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Diurnal Evolution and Structure of Long-Lived Mesoscale Convective Vortices along the Mei-Yu Front over the East China Plains

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  • 1 Key Laboratory of Cloud-Precipitation Physics and Severe Storms (LACS), Institute of Atmospheric Physics, Chinese Academy of Sciences, Beijing, China, and Department of Meteorology and Atmospheric Science, and Center for Advanced Data Assimilation and Predictability Techniques, The Pennsylvania State University, University Park, Pennsylvania
  • | 2 Department of Meteorology and Atmospheric Science, and Center for Advanced Data Assimilation and Predictability Techniques, The Pennsylvania State University, University Park, Pennsylvania
  • | 3 National Center for Atmospheric Research, Boulder, Colorado
  • | 4 Key Laboratory of Cloud-Precipitation Physics and Severe Storms (LACS), Institute of Atmospheric Physics, Chinese Academy of Sciences, Beijing, China
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Abstract

The structure and diurnal evolution of long-lived, eastward-propagating mesoscale convective vortices (MCVs) along typical summertime mei-yu fronts over the east China plains are investigated through composite analysis of a 30-day semi-idealized simulation. The simulation uses lateral boundary conditions that vary only diurnally in time using analyses of recurring MCV events during 1–10 July 2007. Hence, the behavior of convection and vorticity follows a closely repeating diurnal cycle for each day during the simulation. Assisted by the eastward extension of enhanced vorticity anomalies from the Sichuan basin, the incipient MCV forms in the morning hours over the immediate lee (east) of the central China mountain ranges (stage 1). From local afternoon to early evening, as the MCV moves over the plains, convection weakens in the daytime downward branch of the mountain–plains solenoid. This allows the upper-level and lower-level portions of the vortex to partially decouple, and for convection to shift to the east-southeast side of the surface vortex (stage 2). Immediately after sunset, convection reinvigorates above the low-level MCV center as a result of moistening and destabilization from a combination of radiative forcing and an intensified low-level jet. This intensifies the MCV to maturity (stage 3). The mature MCV eventually evolves into an occluding subsynoptic cyclone with strong convection across all sectors of the low-level vorticity center during the subsequent day’s morning hours along the east China coastal plains before it moves offshore (stage 4).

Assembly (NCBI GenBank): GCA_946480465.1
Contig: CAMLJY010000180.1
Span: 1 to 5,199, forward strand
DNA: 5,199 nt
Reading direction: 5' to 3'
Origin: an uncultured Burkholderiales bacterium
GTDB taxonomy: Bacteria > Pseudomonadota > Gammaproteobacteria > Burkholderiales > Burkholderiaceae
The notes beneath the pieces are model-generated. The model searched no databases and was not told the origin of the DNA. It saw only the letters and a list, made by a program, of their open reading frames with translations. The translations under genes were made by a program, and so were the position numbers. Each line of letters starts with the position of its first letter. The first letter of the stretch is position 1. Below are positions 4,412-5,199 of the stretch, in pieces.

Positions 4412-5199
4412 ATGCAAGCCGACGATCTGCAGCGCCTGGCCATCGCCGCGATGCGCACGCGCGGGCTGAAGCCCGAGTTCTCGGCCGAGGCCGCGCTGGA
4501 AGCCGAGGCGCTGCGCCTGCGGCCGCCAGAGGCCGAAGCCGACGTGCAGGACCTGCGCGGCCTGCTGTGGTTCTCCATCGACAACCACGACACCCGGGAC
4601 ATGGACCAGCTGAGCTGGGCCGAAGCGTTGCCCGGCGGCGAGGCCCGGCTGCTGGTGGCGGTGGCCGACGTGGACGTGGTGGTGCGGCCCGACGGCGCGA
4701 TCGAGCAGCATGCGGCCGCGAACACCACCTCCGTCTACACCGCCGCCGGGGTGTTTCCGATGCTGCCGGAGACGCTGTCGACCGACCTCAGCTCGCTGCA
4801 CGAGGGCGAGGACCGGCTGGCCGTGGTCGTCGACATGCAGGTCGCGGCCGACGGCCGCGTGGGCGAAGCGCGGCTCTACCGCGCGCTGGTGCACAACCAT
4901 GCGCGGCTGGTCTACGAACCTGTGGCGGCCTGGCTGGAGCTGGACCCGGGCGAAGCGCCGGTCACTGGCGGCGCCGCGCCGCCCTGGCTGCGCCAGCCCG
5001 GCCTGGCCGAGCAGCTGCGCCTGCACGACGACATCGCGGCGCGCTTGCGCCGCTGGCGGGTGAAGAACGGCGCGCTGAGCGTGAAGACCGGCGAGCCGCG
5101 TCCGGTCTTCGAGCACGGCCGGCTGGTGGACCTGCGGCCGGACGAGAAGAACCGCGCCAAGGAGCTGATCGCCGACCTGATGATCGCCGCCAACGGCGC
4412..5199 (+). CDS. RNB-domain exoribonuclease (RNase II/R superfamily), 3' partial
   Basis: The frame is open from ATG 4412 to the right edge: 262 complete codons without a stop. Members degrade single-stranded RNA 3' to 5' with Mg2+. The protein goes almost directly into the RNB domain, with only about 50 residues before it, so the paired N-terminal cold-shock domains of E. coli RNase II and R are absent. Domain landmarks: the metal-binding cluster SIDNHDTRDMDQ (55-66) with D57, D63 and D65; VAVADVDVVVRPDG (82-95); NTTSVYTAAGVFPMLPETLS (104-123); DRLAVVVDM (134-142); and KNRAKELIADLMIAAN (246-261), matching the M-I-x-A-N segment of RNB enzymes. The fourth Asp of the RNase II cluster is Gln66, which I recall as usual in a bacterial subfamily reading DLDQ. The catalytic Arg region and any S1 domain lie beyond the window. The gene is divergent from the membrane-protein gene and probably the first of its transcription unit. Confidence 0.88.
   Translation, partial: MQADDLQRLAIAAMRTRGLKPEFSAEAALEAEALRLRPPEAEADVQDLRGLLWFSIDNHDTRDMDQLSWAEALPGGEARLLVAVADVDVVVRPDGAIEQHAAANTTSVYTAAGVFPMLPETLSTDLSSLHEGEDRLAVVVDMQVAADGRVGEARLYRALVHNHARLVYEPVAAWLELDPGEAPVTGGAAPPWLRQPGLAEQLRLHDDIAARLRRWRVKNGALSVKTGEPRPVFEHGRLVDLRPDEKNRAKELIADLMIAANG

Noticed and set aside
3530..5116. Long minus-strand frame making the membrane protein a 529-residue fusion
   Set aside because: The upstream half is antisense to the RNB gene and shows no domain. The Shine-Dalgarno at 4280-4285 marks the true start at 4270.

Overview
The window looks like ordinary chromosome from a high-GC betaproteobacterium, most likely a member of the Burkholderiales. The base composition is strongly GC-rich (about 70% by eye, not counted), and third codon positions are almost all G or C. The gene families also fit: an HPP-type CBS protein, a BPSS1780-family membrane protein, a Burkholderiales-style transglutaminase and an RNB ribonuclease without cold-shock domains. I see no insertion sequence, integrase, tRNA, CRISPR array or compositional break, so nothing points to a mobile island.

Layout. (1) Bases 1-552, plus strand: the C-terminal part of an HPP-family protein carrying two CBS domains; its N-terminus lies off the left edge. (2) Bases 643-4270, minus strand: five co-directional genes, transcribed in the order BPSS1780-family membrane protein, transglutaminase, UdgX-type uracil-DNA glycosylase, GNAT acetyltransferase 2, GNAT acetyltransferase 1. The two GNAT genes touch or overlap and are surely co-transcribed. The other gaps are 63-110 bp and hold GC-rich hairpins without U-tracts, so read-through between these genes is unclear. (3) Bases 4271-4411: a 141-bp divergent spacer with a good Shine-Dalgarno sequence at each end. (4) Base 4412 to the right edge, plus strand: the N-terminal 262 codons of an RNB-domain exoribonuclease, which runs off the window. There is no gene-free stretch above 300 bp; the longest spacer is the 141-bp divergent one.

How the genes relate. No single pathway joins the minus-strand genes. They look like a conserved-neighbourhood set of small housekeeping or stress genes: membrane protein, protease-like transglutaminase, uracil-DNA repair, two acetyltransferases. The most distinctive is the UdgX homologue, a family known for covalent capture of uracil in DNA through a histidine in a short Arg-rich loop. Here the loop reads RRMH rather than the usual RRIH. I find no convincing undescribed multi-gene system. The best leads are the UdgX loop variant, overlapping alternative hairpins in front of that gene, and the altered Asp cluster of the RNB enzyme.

© 2018 American Meteorological Society. For information regarding reuse of this content and general copyright information, consult the AMS Copyright Policy (www.ametsoc.org/PUBSReuseLicenses).

Corresponding author: Fuqing Zhang, fzhang@psu.edu

Abstract

The structure and diurnal evolution of long-lived, eastward-propagating mesoscale convective vortices (MCVs) along typical summertime mei-yu fronts over the east China plains are investigated through composite analysis of a 30-day semi-idealized simulation. The simulation uses lateral boundary conditions that vary only diurnally in time using analyses of recurring MCV events during 1–10 July 2007. Hence, the behavior of convection and vorticity follows a closely repeating diurnal cycle for each day during the simulation. Assisted by the eastward extension of enhanced vorticity anomalies from the Sichuan basin, the incipient MCV forms in the morning hours over the immediate lee (east) of the central China mountain ranges (stage 1). From local afternoon to early evening, as the MCV moves over the plains, convection weakens in the daytime downward branch of the mountain–plains solenoid. This allows the upper-level and lower-level portions of the vortex to partially decouple, and for convection to shift to the east-southeast side of the surface vortex (stage 2). Immediately after sunset, convection reinvigorates above the low-level MCV center as a result of moistening and destabilization from a combination of radiative forcing and an intensified low-level jet. This intensifies the MCV to maturity (stage 3). The mature MCV eventually evolves into an occluding subsynoptic cyclone with strong convection across all sectors of the low-level vorticity center during the subsequent day’s morning hours along the east China coastal plains before it moves offshore (stage 4).

© 2018 American Meteorological Society. For information regarding reuse of this content and general copyright information, consult the AMS Copyright Policy (www.ametsoc.org/PUBSReuseLicenses).

Corresponding author: Fuqing Zhang, fzhang@psu.edu
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